The airline said it is making 10 changes to prevent a repeat of what happened to David Dao, who was dragged from a flight because the carrier needed extra seats for commuting crew members. Video of the April 9 incident quickly went viral. Dr. Dao suffered a concussion and two missing teeth.
United acknowledged four failures that day.
First, it shouldn’t have called law enforcement when a security or safety issue didn’t exist.
Second, it failed when rebooking the crew on an already packed and boarded flight.
Third, it failed to lure passengers voluntarily with sufficient compensation. Its agents didn’t have the authority to offer more or find other ways to get passengers to their destination.
Fourth, United didn’t prepare its employees for situations like the one with Dr. Dao.
So the airline came up with 10 policy changes and initiatives to reduce bumping and improve customer service. Some have already been implemented, and others will be rolled out soon. Here’s what’s changing at United:
1. United won’t use law enforcement unless there’s a safety or security issue – It won’t call the cops simply to enforce its own policies.
2. Boarded passengers won’t be asked to give up their seats involuntarily unless there’s a safety or security issue.
3. United is increasing compensation up to $10,000 for voluntarily giving up your seat.
4. A “customer solutions team” is being created to assist gate agents to get fliers to their destinations. The team will also help crews find alternatives to displacing passengers.
5. Traveling crew members must be booked at least 60 minutes before departure.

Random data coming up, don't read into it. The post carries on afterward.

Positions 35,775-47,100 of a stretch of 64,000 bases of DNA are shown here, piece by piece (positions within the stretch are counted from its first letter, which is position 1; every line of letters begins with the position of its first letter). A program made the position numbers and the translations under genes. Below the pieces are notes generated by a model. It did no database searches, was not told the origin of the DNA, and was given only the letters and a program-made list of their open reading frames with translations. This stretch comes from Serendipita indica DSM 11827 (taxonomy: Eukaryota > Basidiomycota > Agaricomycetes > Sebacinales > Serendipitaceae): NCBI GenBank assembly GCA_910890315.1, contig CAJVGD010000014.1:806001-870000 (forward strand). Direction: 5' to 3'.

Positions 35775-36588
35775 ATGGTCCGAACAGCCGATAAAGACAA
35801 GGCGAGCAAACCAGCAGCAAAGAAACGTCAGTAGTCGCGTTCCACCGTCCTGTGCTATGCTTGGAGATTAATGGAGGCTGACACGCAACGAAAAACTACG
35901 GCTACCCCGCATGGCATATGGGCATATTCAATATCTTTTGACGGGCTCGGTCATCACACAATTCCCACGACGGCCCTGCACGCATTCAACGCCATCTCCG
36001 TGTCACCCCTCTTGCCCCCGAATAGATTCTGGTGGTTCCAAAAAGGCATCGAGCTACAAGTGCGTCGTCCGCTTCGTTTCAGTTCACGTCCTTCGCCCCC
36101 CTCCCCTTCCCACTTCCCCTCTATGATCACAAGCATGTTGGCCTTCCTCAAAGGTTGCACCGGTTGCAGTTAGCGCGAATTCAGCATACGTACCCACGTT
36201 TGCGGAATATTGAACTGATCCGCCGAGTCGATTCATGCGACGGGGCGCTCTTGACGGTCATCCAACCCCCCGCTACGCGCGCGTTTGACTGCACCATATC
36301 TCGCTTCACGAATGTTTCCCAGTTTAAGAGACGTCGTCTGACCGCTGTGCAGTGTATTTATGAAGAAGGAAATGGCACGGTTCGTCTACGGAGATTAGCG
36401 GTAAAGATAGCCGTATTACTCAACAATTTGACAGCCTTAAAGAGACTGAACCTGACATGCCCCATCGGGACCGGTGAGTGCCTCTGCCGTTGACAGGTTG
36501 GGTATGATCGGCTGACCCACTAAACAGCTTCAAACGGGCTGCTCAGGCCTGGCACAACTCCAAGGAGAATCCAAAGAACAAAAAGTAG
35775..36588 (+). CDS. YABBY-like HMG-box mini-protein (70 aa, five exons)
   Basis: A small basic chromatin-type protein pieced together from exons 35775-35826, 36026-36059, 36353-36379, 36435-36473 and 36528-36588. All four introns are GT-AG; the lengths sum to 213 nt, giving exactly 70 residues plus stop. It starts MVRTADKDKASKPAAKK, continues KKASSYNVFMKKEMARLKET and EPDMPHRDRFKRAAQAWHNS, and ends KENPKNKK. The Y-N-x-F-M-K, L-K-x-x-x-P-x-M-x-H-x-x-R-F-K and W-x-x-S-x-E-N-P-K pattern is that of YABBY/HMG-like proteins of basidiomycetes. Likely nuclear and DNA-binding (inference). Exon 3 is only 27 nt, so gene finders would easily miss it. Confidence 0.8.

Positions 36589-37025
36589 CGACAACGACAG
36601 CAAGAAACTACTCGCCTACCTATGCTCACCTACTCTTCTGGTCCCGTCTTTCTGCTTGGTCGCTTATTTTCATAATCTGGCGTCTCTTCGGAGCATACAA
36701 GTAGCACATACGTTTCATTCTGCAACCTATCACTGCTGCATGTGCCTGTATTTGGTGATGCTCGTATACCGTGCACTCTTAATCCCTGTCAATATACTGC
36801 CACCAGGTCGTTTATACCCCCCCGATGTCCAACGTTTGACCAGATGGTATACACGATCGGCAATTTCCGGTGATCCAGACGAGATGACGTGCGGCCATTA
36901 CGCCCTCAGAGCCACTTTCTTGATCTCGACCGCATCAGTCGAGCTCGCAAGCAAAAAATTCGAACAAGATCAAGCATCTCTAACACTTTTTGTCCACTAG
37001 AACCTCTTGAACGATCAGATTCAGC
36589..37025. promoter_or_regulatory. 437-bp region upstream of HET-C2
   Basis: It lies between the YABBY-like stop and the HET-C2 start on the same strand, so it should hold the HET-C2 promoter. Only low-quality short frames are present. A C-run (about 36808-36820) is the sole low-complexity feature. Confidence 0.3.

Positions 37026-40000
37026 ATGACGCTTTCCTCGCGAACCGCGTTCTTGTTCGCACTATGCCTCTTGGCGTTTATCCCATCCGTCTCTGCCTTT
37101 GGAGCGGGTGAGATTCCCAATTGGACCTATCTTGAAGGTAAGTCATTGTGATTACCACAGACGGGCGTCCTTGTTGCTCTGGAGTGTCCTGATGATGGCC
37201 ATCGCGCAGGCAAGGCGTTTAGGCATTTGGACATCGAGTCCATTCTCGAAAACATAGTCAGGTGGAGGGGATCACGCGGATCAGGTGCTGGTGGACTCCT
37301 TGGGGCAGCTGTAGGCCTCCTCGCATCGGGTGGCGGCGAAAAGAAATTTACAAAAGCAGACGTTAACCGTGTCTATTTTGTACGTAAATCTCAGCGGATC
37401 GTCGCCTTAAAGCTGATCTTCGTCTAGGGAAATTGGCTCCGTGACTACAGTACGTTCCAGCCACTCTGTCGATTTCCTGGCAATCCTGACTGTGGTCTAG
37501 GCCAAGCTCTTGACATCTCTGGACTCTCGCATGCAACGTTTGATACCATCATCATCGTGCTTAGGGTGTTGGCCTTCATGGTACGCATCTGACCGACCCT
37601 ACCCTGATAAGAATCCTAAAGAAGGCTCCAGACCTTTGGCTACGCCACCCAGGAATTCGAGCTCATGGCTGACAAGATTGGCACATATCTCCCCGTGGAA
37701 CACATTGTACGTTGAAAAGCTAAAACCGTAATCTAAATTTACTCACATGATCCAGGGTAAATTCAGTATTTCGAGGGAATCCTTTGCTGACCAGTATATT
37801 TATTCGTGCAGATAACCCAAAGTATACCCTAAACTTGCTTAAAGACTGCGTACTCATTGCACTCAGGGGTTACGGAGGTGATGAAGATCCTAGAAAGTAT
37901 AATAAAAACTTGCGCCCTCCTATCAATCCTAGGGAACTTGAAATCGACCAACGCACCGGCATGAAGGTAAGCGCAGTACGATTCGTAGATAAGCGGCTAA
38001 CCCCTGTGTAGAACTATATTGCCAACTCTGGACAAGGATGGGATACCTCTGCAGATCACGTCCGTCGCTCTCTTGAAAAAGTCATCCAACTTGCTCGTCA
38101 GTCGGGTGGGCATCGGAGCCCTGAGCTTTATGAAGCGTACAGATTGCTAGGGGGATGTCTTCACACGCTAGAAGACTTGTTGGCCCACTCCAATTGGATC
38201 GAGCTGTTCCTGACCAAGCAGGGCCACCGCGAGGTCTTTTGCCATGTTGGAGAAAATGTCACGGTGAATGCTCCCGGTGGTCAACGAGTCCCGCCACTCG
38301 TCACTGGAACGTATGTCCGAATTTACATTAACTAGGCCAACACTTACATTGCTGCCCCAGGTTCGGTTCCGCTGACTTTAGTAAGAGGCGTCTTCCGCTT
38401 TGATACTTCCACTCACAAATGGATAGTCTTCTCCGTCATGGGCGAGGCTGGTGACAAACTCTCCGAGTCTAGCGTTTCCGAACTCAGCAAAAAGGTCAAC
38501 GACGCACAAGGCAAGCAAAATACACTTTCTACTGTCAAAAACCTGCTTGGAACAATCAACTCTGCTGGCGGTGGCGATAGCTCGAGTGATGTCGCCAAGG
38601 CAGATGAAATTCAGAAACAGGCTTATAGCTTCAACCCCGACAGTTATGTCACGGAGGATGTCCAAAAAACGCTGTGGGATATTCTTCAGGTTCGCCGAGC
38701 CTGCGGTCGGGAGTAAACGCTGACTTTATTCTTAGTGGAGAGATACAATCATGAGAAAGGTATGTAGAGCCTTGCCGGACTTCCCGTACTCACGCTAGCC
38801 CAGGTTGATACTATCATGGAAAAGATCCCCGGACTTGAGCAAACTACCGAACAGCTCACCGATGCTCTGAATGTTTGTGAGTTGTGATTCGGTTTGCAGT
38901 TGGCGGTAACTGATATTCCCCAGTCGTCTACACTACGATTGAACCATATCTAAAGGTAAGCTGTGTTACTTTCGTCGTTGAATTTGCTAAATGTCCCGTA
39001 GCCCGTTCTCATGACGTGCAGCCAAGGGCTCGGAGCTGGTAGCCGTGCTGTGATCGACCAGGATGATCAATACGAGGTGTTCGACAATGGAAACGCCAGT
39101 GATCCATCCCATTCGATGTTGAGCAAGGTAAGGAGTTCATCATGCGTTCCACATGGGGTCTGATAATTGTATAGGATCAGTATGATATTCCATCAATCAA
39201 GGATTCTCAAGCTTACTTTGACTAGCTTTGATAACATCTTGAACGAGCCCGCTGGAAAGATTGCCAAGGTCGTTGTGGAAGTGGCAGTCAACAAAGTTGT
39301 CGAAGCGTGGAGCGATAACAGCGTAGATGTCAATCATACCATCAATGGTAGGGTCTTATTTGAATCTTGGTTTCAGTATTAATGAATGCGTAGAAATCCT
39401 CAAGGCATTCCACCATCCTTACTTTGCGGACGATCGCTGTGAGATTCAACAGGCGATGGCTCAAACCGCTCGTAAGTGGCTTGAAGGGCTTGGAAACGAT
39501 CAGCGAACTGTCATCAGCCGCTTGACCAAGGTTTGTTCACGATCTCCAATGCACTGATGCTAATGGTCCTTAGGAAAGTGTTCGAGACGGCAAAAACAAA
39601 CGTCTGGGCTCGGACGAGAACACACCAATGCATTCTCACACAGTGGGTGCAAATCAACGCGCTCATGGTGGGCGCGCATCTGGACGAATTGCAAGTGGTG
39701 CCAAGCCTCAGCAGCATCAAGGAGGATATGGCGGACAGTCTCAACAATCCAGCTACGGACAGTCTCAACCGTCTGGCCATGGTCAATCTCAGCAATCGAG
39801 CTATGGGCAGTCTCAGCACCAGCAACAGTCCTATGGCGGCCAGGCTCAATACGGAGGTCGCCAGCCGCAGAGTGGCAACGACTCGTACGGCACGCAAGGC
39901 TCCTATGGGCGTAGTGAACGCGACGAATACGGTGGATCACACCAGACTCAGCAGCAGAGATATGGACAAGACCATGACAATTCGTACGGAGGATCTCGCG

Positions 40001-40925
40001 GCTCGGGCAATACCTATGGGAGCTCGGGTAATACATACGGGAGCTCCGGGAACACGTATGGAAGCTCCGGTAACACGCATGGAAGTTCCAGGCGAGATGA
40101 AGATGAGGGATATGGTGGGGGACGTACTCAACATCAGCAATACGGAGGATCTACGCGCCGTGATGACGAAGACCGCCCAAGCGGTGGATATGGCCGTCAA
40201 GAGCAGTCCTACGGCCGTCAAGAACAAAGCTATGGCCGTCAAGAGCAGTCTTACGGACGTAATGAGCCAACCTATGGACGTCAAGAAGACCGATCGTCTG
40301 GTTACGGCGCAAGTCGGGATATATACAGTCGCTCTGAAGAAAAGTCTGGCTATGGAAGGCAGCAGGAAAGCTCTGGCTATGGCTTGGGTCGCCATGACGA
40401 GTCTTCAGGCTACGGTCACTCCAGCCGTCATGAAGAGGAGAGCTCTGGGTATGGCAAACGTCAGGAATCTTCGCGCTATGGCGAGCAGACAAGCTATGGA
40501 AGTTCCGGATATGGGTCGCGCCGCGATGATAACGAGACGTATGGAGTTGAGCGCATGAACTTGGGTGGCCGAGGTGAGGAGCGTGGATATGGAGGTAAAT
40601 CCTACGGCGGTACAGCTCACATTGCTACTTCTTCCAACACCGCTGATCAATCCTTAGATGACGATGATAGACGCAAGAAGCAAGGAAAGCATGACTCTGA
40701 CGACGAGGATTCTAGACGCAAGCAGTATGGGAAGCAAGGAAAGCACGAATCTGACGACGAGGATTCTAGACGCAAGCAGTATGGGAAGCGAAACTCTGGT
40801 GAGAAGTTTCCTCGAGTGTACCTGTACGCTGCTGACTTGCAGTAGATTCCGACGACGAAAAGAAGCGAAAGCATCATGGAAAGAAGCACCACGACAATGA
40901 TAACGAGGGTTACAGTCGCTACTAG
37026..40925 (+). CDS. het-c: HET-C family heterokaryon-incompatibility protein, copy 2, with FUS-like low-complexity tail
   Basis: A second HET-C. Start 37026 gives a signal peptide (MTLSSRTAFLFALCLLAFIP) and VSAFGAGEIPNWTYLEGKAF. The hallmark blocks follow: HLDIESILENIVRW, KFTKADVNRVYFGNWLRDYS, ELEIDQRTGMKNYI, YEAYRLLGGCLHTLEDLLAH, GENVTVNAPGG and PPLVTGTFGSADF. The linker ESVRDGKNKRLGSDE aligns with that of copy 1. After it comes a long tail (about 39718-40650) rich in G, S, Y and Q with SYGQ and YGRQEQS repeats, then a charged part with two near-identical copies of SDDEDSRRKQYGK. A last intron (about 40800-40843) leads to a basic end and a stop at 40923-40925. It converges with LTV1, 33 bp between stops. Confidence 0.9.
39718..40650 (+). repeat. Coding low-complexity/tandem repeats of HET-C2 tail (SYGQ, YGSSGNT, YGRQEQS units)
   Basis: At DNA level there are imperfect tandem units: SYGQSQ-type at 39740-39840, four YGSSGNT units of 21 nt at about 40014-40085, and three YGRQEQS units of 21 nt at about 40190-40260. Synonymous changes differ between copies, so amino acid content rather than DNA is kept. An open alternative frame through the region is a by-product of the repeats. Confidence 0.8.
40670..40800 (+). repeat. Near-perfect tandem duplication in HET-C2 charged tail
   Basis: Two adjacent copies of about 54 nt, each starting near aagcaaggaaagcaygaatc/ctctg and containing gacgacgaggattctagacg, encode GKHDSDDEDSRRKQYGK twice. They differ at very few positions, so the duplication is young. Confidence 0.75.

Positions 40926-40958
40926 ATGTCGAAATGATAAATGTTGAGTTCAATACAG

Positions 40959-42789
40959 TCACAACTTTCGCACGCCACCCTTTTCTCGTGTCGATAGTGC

6. United will add new annual training for its agents “that will equip them to handle the most difficult of situations.” This begins in August.
7. United will ask passengers during automated check-in or on its app if they’re interested in giving up their seat in exchange for compensation.
8. It is cutting back overbooking for last-of-the-day flights, like flight 3411 – or flights that historically had few passengers voluntarily give up seats.
9. Using a new app, flight attendants and gate agents can proactively dole out miles or other compensation “when a disservice occurs.”
10. The airline is cutting the red tape for lost bags. If a bag goes permanently missing, the airline is adopting a “no-questions-asked” policy. United will pay $1,500 for the bag and its contents.
Huffington Post rebrands as HuffPost
The Huffington Post of the post-Arianna era, helmed by former New York Times editor Lydia Polgreen, is rebranding itself by the commonly used nickname HuffPost. It’s also redesigning its site to fully embrace these punny splashes across social platforms and to better accommodate the habits and desires of its readership, which Polgreen is hoping to make more loyal and engaged.
The redesign process began before Polgreen came on board late last year; Arianna Huffington’s departure left an opening for the site to rethink how it wanted to present itself to readers.
Design director Alison Zack suggested introducing that splash image into everything. People have been consistently sharing images of the splashes on social anyway. Now, when readers share a big HuffPost story or come across one on search, they’ll get the quippy headline and image.
On some days, HuffPost gets as much as a quarter of its traffic directly from its homepage. The readers accessing HuffPost from its homepage, unsurprisingly, are the most engaged readers, clicking into six to seven pages per visit. But anecdotal feedback and focus groups suggested that some readers consistently only wanted to read stories from specific sections, and weren’t always getting to the sections they wanted easily enough. Users who watched video from the homepage tended to watch a lot of video in general, so the redesign moves up the video.